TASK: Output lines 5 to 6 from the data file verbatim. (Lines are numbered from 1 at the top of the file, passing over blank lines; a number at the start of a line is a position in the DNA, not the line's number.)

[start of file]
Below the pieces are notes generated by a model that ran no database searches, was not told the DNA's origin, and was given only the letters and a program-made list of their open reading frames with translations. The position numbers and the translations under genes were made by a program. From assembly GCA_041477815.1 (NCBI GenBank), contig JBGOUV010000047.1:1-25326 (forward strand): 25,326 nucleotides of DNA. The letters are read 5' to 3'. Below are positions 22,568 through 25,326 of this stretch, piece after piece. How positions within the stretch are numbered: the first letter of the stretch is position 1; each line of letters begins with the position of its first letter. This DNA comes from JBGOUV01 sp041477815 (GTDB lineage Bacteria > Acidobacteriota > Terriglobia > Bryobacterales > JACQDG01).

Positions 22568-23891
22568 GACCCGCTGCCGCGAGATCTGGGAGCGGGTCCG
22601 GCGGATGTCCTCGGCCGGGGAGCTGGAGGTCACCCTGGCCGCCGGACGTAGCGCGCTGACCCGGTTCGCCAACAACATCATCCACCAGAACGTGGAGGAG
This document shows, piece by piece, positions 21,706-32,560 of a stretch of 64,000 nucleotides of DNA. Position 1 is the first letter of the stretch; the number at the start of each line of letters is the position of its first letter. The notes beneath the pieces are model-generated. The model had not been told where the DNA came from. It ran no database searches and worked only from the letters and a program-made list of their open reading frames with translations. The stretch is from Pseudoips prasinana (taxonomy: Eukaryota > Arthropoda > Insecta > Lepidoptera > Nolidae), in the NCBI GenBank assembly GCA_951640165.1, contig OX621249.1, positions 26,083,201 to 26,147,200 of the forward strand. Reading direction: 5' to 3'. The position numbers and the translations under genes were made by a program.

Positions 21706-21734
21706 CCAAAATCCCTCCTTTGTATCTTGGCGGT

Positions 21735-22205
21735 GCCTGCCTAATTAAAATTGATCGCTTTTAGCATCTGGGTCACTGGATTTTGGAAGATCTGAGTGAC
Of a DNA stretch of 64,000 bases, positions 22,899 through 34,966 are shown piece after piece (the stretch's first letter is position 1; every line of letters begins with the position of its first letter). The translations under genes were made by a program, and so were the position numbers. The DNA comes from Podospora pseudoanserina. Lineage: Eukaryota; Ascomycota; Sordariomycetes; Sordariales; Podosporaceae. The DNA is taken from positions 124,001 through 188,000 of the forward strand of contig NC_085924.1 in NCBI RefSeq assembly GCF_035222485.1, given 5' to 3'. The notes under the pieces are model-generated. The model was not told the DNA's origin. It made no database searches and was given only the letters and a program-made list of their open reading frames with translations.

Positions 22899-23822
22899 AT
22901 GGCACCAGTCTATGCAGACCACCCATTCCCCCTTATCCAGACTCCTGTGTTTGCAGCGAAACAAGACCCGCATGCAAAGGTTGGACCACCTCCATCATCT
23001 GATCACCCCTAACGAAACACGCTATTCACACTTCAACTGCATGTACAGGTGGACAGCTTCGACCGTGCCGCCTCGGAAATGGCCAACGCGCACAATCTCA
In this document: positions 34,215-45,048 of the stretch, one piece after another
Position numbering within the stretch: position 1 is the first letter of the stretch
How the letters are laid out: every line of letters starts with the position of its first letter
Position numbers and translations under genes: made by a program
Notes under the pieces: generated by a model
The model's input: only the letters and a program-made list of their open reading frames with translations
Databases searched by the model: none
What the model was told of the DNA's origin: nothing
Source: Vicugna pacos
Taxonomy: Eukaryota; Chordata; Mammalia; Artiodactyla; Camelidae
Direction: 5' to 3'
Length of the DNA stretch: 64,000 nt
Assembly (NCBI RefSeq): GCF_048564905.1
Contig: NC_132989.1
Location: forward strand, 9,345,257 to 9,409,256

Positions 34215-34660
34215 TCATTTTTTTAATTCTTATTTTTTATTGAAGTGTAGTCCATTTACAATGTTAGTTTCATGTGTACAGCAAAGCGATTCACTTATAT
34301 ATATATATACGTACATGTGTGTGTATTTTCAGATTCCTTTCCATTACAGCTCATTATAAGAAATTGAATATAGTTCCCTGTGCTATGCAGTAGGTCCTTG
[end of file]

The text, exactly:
This document shows, piece by piece, positions 21,706-32,560 of a stretch of 64,000 nucleotides of DNA. Position 1 is the first letter of the stretch; the number at the start of each line of letters is the position of its first letter. The notes beneath the pieces are model-generated. The model had not been told where the DNA came from. It ran no database searches and worked only from the letters and a program-made list of their open reading frames with translations. The stretch is from Pseudoips prasinana (taxonomy: Eukaryota > Arthropoda > Insecta > Lepidoptera > Nolidae), in the NCBI GenBank assembly GCA_951640165.1, contig OX621249.1, positions 26,083,201 to 26,147,200 of the forward strand. Reading direction: 5' to 3'. The position numbers and the translations under genes were made by a program.

Positions 21706-21734